UpdateJapan petchem exports to take hit due to quake, tsunami

14 March 2011 10:32  [Source: ICIS news]

(updates, adds details throughout)

By Pearl Bantillo and Judith Wang

JapanSINGAPORE (ICIS)--Asia may have to cope with a lesser supply of petrochemicals from Japan as a number of facilities shut operations following last week’s massive quake and tsunami that struck the country, industry sources said on Monday.

Japan is facing its worst crisis since the Second World War, according to Prime Minister Naoto Kan, as the death toll from the twin catastrophes on Friday 11 March mounted, while it is working overtime to avert a nuclear disaster at its Fukushima plant.

Explosions occurred at the Fukushima Daiichi nuclear complex as cooling systems failed after the 9.0-magnitude quake and resulting tsunami. Meanwhile, strong aftershocks continued to rock Japan on Monday.

Japan’s benchmark stock market index - the Nikkei 225 - slumped to close 633.94 points lower or down 6.18% at 9,620.49 on Monday.

The country’s central bank had to pour in yen (Y) 7,000bn in liquidity to calm the market in early session. The Bank of Japan said the amount was the largest-ever same-day funds-supplying operation it had conducted.

“The bank will do its utmost to continue ensuring stability in the financial markets and securing smooth settlement of funds, including providing liquidity,” it said.

“The damage of the earthquake has been geographically widespread, and thus, for the time being, production is likely to decline and there is also concern that the sentiment of firms and households might deteriorate,” the bank said in a separate statement explaining its decision to further ease its monetary policy on Monday.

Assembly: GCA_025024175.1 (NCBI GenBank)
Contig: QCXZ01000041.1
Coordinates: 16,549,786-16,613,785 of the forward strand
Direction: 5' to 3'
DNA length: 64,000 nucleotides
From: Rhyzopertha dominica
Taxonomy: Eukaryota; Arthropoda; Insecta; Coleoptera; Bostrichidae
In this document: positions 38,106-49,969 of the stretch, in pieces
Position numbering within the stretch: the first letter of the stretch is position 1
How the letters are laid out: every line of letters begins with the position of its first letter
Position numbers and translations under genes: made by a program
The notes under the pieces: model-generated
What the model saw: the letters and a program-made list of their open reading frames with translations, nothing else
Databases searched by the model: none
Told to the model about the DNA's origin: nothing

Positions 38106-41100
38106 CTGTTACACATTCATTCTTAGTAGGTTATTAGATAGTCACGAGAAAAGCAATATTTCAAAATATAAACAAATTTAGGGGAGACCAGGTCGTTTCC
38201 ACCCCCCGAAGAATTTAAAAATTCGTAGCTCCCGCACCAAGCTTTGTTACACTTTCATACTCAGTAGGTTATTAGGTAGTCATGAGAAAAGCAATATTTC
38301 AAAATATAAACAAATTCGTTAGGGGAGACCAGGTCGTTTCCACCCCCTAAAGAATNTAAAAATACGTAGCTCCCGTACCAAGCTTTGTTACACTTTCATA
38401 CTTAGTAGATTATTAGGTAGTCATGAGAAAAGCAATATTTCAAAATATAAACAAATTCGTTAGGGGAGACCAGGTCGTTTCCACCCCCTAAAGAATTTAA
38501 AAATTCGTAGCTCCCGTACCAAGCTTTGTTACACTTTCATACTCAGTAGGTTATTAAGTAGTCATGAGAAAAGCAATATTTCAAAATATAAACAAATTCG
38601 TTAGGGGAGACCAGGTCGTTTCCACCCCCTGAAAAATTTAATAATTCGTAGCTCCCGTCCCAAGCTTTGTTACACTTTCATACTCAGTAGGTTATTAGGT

The bank said it had increased the cap of its asset purchase programme by Y5,000bn ($61.2bn) to Y40,000bn.

Shares in Japanese petrochemical producers were severely battered on Monday, as their operations were disrupted by the natural disasters.

Among them JX Holdings, the parent of JX Nippon Oil, shed 14.94%, Mitsubishi Chemical fell 10.37% and Mitsui Chemicals tumbled 11.15% at the close of trading.

JX Nippon Oil, Mitsui Chemicals and Mitsubishi Chemical halted operations at selected plants in Chiba prefecture, which is near the epicentre of the quake at Sendai in northeastern Japan.

“The earthquake in Japan will tighten the global petrochemical supply and push up prices as Japan is an important petrochemical producer in the world,” said Shenzhen-based Huatai United Securities in a research report.

Japan supplies petrochemical products such as ethylene, styrene monomer and paraxylene to China and South Korea.

Cosmo Oil’s 220,000 bbl/day refinery in Chiba was on fire after the earthquake. Shares of Cosmo Oil plummeted 21.63% on Monday.

Crackers near the quake’s epicentre, such as Maruzen Petrochemical’s 520,000 tonne/year unit in Chiba, and Mitsubishi Chemical’s 375,000 tonne/year unit and 453,000 tonne/year unit in Kashima, were shut.

Most other crackers at various locations in Japan were running at reduced rates, including Tonen’s 515,000 tonne/year cracker in Kawasaki, market sources said.

Operating petrochemical plants were expected to run at reduced rates due to a power crunch in Japan, Huatai United Securities said.

Meanwhile, concerns that Japan’s fuel demand would fall in the wake of the twin disasters weighed on crude prices, with US crude futures falling $2.23/bbl to $98.98/bbl as of 08:38 GMT.

But the dampening effect on fuel prices may be very temporary as Japan is likely to need to import more after a third of its refining capacity was affected by the quake, according to Shanghai-based Shenyin & Wanguo Securities.

Japan has 29 refineries which had a total capacity of 4.6m bbl/day as of January 2010, based on data from the US Energy Information Administration.

Status of Japan

With additional reporting by Peh Soo Hwee, Felicia Loo, Nurluqman Suratman, James Dennis, Heng Hui, Chow Bee Lin and Junie Lin

($1 = €0.72, $1 = Y81.71)

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By: Pearl Bantillo
+65 6780 4359



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